Alice Kaplan Institute adds programs in environmental humanities

Darby Hopper, Reporter

The Alice Kaplan Institute for the Humanities has added workshops in the environmental humanities to its programming starting next month, aiming to apply a “humanistic” approach to environmental issues.

“It’s important to recognize that terms such as ‘nature’ have changed over time and been imagined in vastly different ways in different cultures,” Wendy Wall, the director of the Kaplan Institute, told The Daily in an email.

History Prof. Keith Woodhouse and Chinese literature Prof. Corey Byrnes will lead discussions and workshops on campus about environmental humanities, which Woodhouse loosely defines as combining scientific data with how people think about these problems.

“Part of our goal is to help figure out what exactly the environmental humanities mean,” Woodhouse said. “The idea is that environmental issues and environmental problems and environmental concerns, which are often thought of in fairly technical terms, actually always have a more humanistic component.”

The only date set for the new program thus far is Nov. 4, when Byrnes and Woodhouse will discuss the subject with faculty and graduate students. Woodhouse said feedback is already greater than expected: He anticipated receiving 10 to 20 responses, and roughly 50 people have signed up for the email list.

The Kaplan Institute’s events, including speakers and art shows, will be open to all Northwestern students starting in January. Woodhouse said he is close to confirming with three speakers for Winter and Spring Quarters: Dale Jamieson, author of “Reason in a Dark Time”; Nicole Shukin, author of “Animal Capital”; and Ursula Heise, a University of California, Los Angeles professor whom Woodhouse called a leader in the environmental humanities field.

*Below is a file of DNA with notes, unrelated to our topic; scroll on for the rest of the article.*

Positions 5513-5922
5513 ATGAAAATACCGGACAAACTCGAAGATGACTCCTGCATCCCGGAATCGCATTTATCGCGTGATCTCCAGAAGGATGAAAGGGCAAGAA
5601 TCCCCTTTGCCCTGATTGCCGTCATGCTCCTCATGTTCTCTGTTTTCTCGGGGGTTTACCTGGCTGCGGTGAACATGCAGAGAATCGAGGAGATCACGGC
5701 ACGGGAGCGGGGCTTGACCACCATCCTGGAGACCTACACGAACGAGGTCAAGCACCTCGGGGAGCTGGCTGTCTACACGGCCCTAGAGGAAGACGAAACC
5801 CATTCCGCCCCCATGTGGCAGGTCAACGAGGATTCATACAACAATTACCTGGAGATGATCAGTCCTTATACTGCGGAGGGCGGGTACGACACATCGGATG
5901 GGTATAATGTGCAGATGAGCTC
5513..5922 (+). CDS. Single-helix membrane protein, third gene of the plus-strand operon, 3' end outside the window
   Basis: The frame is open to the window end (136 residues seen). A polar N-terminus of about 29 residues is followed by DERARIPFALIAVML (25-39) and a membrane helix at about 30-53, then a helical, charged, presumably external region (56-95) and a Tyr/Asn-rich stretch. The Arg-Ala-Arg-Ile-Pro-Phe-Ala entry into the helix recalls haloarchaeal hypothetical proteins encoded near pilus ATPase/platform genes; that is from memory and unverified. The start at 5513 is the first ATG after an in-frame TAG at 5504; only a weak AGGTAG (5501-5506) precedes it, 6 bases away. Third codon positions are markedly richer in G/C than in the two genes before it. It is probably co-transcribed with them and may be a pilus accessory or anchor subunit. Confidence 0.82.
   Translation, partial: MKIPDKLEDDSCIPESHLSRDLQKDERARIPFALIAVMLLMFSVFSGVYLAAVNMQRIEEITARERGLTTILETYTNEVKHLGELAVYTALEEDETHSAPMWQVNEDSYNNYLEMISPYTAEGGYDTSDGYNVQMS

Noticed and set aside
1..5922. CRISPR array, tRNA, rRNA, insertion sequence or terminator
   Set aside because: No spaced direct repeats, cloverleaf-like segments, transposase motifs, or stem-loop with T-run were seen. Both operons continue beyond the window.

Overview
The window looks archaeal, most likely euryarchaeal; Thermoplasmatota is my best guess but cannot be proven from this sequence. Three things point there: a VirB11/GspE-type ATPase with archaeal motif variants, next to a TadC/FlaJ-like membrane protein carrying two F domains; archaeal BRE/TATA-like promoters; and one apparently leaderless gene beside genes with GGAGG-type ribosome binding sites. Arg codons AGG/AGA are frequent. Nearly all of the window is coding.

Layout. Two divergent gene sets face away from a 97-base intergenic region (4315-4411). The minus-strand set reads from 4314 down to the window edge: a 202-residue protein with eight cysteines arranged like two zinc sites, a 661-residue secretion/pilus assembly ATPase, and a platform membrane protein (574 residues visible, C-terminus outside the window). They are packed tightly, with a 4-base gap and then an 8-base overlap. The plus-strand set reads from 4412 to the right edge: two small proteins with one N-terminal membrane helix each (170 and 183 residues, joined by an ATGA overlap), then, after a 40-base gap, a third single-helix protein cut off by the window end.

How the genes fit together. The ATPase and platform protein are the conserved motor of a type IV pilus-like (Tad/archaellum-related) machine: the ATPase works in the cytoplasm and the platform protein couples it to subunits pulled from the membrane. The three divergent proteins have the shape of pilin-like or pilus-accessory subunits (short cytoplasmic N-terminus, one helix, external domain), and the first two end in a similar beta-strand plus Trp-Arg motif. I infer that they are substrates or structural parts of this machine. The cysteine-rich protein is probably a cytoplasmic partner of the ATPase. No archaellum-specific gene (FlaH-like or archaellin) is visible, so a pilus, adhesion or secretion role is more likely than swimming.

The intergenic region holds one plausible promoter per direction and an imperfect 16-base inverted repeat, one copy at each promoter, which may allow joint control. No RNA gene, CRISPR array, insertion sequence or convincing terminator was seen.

Woodhouse pointed to a lack of action on climate change as an example of why these academics approach environmental issues in this way.

“There are reams of data on the facts and conventions of climate change, and yet the science has only very slowly moved the nation’s administrations and international bodies to take political action,” Woodhouse said. “(Political change) has as much to do with people’s attitudes and how people think as it does with what we know scientifically.”

Woodhouse, who researches American and environmental history, said that when it comes to issues of climate change, having backgrounds in different cultures helps fuel the discussion of responsibility across countries, societies and socioeconomic classes. Byrnes approaches the subject in the context of Chinese society.

Weinberg freshman Calvin Anderson, a current Kaplan Scholar, said he is interested studying environmental issues through this lens.

“Environmental issues and humans and the humanities are inherently linked … it’s important to acknowledge that,” Anderson said. “Finding new ways to look at it, to inspire people our age to actually act on it and make change, it is really important.”

The Institute identified the environmental humanities as a field to create new research on campus a few years ago, Wall said.

In the fall of 2014, the program hosted a talk called “The Humanities in the Age of Ecological Catastrophe” in its annual dialogue series. That September, Kaplan brought on its first postdoctoral fellow in the environmental humanities, Sheila Wille, who specializes in environmental history. Woodhouse said Wille will contribute to the environmental humanities workshops through her contacts in the field.

“We’re not just translators,” Wille said. “These are new ways to talk about environmental issues.”

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